that happens, disastrous as it may be and no matter whose fault it is,
has a potential benefit, and it’s your job to find it. Drive all blames into one means that you take full responsibility for everything that arises in your life.
is very bad, this is not what I wanted, this brings many attendant
problems. But what am I going to do with it? What can I learn from it?
How can I make use of it for the path? These are the questions to ask,
and answering them is entirely up to you. Furthermore, you can answer
them; you do have the strength and the capacity. Drive all blames into one
is a tremendous practice of cutting through the long human habit of
complaining and whining, and finding on the other side of it the
strength to turn every situation into the path. Here you are. This is
it. There is no place else to go but forward into the next moment.
Repeat the slogan as many times as you have to.
3. Be Grateful to Everyone
Be grateful to everyone: this is very simple but very profound.
wife and I have a grandson. We went to visit him when he was about six
weeks old. He couldn’t do anything, not even hold up his head, much less
feed himself. If he was in trouble, he couldn’t ask for help. Unable to
do anything on his own, he was completely dependent on his mother’s
care and constant attention. She fed him, cuddled him, tried to
understand and anticipate his needs, and took care of everything,
including his peeing and pooping.
were all at one time precisely in this situation, and someone or other
must have cared for us in this same comprehensive way. Without one
hundred percent total care from someone else, or maybe several others,
we would not be here. This is certainly grounds for gratitude to others.
our dependence on others did not end there. We didn’t grow up and
become independent. Now we can hold up our heads, fix our dinner, wipe
our butts, and we seem not to need our mother or father to take care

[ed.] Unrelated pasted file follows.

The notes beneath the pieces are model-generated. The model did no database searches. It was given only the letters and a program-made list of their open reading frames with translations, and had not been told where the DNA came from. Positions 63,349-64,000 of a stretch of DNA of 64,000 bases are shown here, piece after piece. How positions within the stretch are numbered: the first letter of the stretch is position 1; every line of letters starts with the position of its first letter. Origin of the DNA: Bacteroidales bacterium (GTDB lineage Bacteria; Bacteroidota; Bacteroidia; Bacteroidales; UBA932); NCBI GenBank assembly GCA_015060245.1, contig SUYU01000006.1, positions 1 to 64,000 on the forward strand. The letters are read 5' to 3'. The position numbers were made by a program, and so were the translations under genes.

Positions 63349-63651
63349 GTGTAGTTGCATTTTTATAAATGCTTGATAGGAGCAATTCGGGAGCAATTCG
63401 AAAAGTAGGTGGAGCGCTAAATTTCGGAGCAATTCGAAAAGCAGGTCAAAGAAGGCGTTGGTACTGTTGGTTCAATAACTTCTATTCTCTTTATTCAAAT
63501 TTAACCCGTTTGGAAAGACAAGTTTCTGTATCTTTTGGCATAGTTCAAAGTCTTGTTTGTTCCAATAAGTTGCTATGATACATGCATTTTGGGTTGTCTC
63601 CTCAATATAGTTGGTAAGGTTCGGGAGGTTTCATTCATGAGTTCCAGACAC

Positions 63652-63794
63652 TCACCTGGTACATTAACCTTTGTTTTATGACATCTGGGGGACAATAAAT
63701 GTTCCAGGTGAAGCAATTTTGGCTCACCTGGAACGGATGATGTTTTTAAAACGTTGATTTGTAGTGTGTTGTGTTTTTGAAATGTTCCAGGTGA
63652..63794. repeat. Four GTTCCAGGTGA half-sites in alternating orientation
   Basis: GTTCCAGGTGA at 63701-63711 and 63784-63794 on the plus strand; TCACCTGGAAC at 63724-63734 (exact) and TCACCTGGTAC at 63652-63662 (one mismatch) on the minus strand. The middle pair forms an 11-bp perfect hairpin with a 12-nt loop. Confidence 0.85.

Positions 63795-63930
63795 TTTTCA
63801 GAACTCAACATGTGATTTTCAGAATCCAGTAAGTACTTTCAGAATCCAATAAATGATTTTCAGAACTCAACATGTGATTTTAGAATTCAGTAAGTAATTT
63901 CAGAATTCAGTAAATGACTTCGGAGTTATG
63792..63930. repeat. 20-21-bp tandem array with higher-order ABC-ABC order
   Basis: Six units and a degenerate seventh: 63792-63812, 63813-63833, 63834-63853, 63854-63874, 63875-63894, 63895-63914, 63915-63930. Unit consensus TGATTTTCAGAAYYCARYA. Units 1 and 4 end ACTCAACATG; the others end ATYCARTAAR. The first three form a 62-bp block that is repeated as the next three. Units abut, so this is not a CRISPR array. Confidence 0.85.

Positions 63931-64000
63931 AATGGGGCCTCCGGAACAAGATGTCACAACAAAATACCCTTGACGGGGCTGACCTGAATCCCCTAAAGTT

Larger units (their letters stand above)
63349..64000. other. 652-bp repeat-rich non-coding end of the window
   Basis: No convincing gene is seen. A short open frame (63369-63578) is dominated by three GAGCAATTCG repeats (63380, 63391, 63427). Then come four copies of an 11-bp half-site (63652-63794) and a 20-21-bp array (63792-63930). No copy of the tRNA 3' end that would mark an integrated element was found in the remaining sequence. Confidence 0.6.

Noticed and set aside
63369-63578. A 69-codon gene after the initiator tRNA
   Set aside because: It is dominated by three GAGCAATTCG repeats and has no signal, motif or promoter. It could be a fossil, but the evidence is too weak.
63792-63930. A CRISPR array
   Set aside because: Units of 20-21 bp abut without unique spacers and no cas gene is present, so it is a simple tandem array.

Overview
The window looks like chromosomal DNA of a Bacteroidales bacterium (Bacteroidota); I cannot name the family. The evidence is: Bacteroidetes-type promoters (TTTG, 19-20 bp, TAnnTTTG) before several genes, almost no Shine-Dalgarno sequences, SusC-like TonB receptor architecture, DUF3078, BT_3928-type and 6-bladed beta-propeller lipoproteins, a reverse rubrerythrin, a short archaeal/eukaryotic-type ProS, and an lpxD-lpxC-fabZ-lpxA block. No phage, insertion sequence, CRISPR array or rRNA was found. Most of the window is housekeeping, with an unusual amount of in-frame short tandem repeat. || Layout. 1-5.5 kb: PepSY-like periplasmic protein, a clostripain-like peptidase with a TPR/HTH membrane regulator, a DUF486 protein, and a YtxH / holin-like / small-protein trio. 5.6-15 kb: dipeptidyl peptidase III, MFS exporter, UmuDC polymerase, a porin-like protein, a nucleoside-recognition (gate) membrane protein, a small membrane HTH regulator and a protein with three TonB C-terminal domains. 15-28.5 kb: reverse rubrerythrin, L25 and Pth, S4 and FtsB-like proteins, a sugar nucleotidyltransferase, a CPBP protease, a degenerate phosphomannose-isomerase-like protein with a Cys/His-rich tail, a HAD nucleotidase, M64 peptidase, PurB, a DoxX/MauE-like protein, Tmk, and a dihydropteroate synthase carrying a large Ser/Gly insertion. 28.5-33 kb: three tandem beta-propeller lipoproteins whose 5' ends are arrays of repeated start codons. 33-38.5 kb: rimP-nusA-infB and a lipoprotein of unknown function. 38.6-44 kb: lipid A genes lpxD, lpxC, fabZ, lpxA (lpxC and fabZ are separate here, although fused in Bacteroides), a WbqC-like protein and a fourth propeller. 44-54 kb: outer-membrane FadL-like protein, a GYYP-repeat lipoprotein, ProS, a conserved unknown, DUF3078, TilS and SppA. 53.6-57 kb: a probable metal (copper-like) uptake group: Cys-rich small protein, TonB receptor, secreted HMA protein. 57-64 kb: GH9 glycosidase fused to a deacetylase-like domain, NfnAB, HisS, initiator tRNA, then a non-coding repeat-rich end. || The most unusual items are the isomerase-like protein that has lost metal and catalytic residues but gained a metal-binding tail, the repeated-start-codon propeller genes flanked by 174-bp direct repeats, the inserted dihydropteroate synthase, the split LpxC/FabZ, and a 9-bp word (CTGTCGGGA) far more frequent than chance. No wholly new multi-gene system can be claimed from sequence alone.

us—so we think we are autonomous.
consider this for a moment. Did you grow the food that sustains you
every day? Did you make the car or train that takes you to work? Sew
your clothing? Build your own house with lumber you milled?
need others every single day, every single moment of your life. It’s
thanks to others and their presence and effort that you have the things
you need to continue, and that you have friendship and love and meaning
in your life. Without others, you have nothing.
dependence on others runs even deeper than this. Where does the person
we take ourselves to be come from in the first place? Apart from our
parents’ genes and their support and care, and society and all it
produces for us, there’s the whole network of conditions and
circumstances that intimately makes us what we are. How about our
thoughts and feelings? Where do they come from? Without words to think
in, we don’t think, we don’t have anything like a sense of self as we
understand it, and we don’t have the emotions and feelings that are
shaped and defined by our words. Without the myriad circumstances that
provided us the opportunities for education, for speech, for knowledge,
for work, we wouldn’t be here as we are.
it is literally the case that there could not be what we call a person
without other people. We can say “person” as if there could be such an
autonomous thing, but in fact there is no such thing. There is no such
thing as a person—there are only persons who have co-created one another
over the long history of our species. The idea of an independent,
isolated, atomized person is impossible. And here we are not only
speaking of our needing others practically. We are talking about our
inmost sense of identity. Our consciousness of ourselves is never
independent of others.